Once you decide to start a storytelling initiative, it’s time to rally support within your company and get people excited to participate. You’ve already got buy-in from leadership, because they understand how the right talent enables their business strategy. Now you need to get everyone else in the company onboard. This is critical, because you can’t tell employee stories with your employees!.
Your internal communications should not just announce your initiative, but answer potential questions that staff might have about their part in employee storytelling. You should also set expectations to build a comfort level with people that this will be a positive experience for them.
Frame the initiative around the employees
Employees will want to know “why are we doing this” and the way that you frame your answer will have a big impact on their response. Often times people are uncomfortable with being placed front and center, so telling them that this is a “spotlight” on them might not be the best thing to say.
Instead, tell employees that the best way to recruit more people like them is to let people look at the company through their eyes. The way to do that is to tell the story of their experiences.
Share example stories to build confidence
The next question to answer is “what are these stories going to look like”? When employees see an example, you give them a way to envision the end-product. They can see that the story doesn’t dig into their personal life or rag on the negative. Because stories activate empathy, encouraging employees to read other stories can actually guide them to say “yes” when you ask for participation.
If you’re just getting started with employee experience storytelling and you don’t have an example story, what do you do? You can use examples that your writer has done for other companies, or create a story with one of your own people before you announce the initiative. Find one person who you know will love to participate and not only will you get an example story, you’ll have an advocate for rallying his or her co-workers.
Let employees know where and when they’ll find their story
Part of setting expectations for employees is letting them know how you’re going to publish their story. The first location is probably your company or careers blog, with promotion through social media and email marketing.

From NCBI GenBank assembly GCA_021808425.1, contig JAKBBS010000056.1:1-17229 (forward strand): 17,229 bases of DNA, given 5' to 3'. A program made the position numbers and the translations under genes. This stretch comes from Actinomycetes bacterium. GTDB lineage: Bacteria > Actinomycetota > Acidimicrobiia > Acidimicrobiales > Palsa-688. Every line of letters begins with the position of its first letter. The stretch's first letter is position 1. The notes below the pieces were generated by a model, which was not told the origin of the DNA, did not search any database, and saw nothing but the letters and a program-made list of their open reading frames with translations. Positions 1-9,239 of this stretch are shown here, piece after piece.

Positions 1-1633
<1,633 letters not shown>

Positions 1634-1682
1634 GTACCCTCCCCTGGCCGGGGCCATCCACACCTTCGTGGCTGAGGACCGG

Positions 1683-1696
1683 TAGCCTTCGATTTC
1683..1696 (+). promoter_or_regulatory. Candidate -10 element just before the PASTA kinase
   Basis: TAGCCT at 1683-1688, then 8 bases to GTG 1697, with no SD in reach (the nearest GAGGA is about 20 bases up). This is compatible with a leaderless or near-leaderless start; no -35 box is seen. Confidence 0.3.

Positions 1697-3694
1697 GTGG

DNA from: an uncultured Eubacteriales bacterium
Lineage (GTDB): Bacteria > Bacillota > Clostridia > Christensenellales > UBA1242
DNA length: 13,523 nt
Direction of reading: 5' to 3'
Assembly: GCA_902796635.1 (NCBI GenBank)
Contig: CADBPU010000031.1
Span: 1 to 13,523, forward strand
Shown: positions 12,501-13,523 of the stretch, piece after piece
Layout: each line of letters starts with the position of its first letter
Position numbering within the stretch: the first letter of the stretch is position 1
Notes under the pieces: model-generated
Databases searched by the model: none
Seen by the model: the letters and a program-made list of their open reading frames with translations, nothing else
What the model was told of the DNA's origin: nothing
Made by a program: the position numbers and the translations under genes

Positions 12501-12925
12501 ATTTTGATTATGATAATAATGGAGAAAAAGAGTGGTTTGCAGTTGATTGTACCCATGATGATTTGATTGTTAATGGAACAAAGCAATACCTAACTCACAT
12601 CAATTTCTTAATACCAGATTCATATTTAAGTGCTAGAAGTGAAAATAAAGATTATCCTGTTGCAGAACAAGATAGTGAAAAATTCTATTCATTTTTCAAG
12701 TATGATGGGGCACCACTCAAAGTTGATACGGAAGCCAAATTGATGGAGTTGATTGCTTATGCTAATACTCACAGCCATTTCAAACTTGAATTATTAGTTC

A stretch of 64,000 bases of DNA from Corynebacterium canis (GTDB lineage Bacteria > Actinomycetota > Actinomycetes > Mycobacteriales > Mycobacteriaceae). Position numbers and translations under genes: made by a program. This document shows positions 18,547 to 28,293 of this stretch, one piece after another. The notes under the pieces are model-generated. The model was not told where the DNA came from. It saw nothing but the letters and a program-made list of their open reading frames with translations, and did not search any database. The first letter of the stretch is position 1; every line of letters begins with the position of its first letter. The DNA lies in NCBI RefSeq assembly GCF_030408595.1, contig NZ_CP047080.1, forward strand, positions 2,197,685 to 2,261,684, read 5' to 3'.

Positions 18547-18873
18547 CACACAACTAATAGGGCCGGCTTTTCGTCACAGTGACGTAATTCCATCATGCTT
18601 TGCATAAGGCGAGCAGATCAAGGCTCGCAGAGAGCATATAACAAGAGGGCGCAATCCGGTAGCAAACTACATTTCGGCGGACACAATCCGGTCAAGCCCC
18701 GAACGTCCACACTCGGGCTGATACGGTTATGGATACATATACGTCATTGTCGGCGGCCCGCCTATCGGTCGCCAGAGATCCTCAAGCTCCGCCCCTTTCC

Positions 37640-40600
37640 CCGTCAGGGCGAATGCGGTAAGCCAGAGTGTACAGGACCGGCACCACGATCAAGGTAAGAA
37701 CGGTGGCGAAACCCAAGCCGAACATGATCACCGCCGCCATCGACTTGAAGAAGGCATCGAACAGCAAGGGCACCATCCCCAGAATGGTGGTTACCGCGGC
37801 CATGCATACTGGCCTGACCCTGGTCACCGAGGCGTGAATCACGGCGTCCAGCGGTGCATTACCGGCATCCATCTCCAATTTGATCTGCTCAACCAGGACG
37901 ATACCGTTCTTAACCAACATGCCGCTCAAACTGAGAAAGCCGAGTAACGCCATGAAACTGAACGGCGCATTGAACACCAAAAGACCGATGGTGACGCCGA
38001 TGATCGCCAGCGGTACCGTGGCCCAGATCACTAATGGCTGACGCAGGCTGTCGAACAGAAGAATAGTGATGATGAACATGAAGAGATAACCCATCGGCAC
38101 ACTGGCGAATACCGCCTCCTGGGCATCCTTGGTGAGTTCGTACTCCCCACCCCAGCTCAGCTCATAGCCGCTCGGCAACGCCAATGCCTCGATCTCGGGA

Your writer will be pulling out testimonials from the interview so make sure that you let employees know that their words and photo could appear on the company website or in social media posts. Part of your storytelling process should include making sure that you have appropriate permissions and documented approval. If people have agreed to participate, they’re usually amenable to sharing testimonials but surprising someone with their picture on Facebook could backfire on you.
"Will I be on YouTube?"
Video definitely has to be in your media mix but starting with written stories can get better buy in. Giving people a positive experience with their written story will build their confidence that you're going to present them and their story in a positive light.
Then, build expectations as you did for the written stories, educating people about the process, providing examples, and letting them know what you'll be doing with the finished product.
Outline the storytelling process
Set yourself up for a “yes” for employee storytelling by letting people know how easy it will be on their part. There won’t be any preparation that they have to do. The interview will be more like a conversation than a question and answer session.
Give people the time in their schedule they need to participate. An employee interview only takes about 20 minutes. Provide someone to cover for them if they have to answer phones, or can’t leave their station.
Introduce the story writer
If you have someone in-house who writes, that’s great, but your people may be more likely to open up to someone who is not a part of your organization. Let employees know that you have hired a consultant to conduct the interviews and write the stories. It might seem contrary, but people can actually be more transparent with a stranger.
You should rely on your consultant to not only be able to put people at ease during the conversation, but to also be skilled at asking the kind of open-ended questions that pull out the most insightful thoughts from participants.
Your people are excited! Now what?
After you have introduced your employee storytelling initiative, you might have a line of people ready and willing to participate. This is great! Jump on it! Your interview schedule doesn’t have to determine your publishing schedule.
In addition to getting volunteers signed up, don’t forget to approach people who haven’t raised their hand. Some people need more time to think about it. Some just need an invitation. Sometimes it’s about the timing of your ask.
Get started with employee experience storytelling
I help companies stand out from their competition by guiding them through the employee storytelling process. Have a look at an example story then give me a call to take the first step towards overcoming your recruiting challenges.
Read an employee experience story on the Accent Computer Solutions website:
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